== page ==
|Presidential Economic Adviser Joo Hyung-chul, front row center, and Kim Tae-young, front row fifth from left, chairman of the Korea Federation of Banks, raise their fists with chief executives of financial companies ahead of their meeting in Seoul, Tuesday, to discuss expansion in Southeast Asia. Courtesy of Korea Federation of Banks|
By Park Hyong-ki
The government will set up a Korea-ASEAN finance support center either in Bangkok, Thailand, or Jakarta, Indonesia, next year, said Joo Hyung-chul, President Moon Jae-in's economic adviser.
In a meeting with chief executives of local financial companies, including commercial and policy banks, at the Korea Federation of Banks in Seoul, Tuesday, Joo said the administration will start making budget plans for the center in June.
It will decide the center's location by October after studying its prospects with think tanks such as the Korea Institute for International Economic Policy, he said.
This is in line with efforts to strengthen ties with Southeast Asian countries. Following trips to Malaysia and Cambodia last March, President Moon unveiled a vision to boost ties not only with North Korea but also Southeast Asian economies.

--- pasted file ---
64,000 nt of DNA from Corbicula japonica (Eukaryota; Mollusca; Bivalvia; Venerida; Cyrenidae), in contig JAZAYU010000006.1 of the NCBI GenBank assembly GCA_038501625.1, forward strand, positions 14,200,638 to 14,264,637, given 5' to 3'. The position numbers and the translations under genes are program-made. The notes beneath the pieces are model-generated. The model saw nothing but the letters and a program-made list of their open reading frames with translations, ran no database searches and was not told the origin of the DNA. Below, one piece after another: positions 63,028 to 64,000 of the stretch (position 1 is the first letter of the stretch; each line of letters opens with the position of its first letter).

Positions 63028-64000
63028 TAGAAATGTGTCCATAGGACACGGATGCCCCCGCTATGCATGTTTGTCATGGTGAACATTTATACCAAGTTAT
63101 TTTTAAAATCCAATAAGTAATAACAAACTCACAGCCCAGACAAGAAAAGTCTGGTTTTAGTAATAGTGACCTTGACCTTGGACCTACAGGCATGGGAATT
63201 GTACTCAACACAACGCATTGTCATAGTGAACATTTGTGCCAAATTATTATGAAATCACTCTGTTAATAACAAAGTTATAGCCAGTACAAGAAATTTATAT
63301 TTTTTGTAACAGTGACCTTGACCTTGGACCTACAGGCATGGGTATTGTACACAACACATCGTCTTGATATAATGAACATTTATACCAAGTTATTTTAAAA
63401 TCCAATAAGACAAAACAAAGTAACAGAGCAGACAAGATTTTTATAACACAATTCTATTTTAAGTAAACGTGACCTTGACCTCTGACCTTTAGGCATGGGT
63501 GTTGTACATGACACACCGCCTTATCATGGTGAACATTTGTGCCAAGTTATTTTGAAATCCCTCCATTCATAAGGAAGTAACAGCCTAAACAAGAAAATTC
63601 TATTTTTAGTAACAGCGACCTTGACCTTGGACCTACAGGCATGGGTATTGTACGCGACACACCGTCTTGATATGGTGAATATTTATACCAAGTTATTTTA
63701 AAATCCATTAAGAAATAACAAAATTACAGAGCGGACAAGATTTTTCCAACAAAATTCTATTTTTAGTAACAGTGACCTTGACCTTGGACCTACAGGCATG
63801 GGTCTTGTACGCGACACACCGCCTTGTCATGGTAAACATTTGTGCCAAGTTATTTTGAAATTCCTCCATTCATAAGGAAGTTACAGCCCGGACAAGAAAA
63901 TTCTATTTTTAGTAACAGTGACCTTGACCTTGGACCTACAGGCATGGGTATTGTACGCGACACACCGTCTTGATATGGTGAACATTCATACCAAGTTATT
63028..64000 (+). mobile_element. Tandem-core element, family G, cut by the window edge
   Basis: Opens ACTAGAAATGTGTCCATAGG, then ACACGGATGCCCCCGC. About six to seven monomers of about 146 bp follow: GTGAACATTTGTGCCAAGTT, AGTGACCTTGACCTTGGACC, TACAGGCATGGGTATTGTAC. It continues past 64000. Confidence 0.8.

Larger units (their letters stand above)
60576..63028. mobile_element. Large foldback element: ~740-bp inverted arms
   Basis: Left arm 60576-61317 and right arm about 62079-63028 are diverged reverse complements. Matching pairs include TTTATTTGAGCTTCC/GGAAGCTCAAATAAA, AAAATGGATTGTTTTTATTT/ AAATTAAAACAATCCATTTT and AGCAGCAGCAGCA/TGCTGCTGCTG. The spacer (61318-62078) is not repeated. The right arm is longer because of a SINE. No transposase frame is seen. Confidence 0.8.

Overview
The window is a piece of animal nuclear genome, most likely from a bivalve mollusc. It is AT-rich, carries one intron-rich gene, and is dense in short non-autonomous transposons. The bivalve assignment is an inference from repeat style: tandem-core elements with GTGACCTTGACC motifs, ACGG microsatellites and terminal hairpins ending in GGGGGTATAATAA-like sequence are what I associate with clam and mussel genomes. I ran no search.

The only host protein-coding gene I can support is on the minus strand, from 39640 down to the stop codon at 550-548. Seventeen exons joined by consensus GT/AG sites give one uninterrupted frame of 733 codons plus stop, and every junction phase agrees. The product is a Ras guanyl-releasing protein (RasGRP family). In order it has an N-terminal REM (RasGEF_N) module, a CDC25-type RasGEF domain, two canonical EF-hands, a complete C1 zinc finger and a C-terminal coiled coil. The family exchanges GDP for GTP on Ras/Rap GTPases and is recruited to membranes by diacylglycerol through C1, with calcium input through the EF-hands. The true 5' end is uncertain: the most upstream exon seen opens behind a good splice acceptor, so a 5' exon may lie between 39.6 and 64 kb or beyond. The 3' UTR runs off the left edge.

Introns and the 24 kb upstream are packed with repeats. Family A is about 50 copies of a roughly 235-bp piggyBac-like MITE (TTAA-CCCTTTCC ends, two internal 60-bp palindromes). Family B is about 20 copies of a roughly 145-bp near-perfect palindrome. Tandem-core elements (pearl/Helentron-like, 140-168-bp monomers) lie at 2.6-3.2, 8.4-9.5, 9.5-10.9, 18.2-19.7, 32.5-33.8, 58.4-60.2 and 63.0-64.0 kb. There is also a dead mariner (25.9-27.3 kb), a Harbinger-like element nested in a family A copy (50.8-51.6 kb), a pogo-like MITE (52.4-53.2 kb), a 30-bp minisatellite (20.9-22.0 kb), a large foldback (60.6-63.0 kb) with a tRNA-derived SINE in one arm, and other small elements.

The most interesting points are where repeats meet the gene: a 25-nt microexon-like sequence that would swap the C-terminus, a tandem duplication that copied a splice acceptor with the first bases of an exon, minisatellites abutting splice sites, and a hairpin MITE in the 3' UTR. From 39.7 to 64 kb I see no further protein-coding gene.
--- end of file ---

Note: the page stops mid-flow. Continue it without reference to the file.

"We began considering the center after listening to the needs from businesses and financial companies," Joo said.
"We will pursue it by working with related ministries, research centers and financial companies. We will start making decisions regarding the matter in July."
Bangkok and Jakarta are attractive for the ASEAN support center.
Korea already has an ASEAN representative office in Jakarta. This would help reduce costs for the government in setting up the ASEAN finance center as it could expand the representative office, according to the Korea Federation of Banks.
Bangkok is home to the United Nations Economic and Social Commission for Asia and the Pacific with which Korea can closely collaborate in building a new ecosystem in Southeast Asia, the federation said.
"But the downside is there are barely any Korea financial companies operating in Thailand," an industry source said. "This means we have to build the ecosystem from scratch."
There are 164 branches and offices of Korean financial companies in Southeast Asian markets, including three in Thailand, according to the federation.
Joo replaced Kim Hyun-chul early this year after he stepped down for making remarks about those in their 50s and 60s, telling them to work in Southeast Asia instead of posting negative comments online.